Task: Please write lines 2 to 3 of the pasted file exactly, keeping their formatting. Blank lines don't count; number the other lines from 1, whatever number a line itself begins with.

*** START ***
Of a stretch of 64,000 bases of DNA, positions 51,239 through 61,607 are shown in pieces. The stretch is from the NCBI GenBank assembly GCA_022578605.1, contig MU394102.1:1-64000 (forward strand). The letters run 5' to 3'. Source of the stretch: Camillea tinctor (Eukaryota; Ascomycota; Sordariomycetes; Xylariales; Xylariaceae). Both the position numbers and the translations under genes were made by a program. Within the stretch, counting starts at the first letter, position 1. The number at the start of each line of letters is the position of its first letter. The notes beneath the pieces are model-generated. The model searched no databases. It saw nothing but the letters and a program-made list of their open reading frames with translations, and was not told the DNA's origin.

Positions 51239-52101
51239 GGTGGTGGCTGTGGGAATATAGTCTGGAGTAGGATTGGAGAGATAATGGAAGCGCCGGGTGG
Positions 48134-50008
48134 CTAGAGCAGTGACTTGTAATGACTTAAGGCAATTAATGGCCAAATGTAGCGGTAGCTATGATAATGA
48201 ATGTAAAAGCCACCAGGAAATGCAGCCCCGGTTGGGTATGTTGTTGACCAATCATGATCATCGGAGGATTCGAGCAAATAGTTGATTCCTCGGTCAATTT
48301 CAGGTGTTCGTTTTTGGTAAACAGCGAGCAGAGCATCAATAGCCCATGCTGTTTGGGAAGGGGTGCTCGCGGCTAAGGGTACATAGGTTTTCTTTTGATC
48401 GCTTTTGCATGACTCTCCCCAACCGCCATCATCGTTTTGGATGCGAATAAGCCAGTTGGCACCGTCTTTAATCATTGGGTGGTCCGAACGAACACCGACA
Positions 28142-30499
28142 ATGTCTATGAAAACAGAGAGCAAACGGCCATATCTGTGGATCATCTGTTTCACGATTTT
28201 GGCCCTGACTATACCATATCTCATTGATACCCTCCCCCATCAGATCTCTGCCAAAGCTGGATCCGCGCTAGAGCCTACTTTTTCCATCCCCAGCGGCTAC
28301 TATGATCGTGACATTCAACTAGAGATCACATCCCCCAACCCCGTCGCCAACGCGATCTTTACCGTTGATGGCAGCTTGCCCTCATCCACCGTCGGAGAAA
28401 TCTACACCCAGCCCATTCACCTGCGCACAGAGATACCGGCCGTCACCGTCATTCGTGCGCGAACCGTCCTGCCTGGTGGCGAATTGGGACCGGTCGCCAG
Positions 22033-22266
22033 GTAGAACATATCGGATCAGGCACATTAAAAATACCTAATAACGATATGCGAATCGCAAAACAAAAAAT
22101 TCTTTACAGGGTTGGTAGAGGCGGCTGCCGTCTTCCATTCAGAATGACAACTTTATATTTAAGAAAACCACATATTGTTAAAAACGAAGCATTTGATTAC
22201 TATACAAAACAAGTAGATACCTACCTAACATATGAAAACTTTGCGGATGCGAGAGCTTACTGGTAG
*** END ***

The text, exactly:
Positions 51239-52101
51239 GGTGGTGGCTGTGGGAATATAGTCTGGAGTAGGATTGGAGAGATAATGGAAGCGCCGGGTGG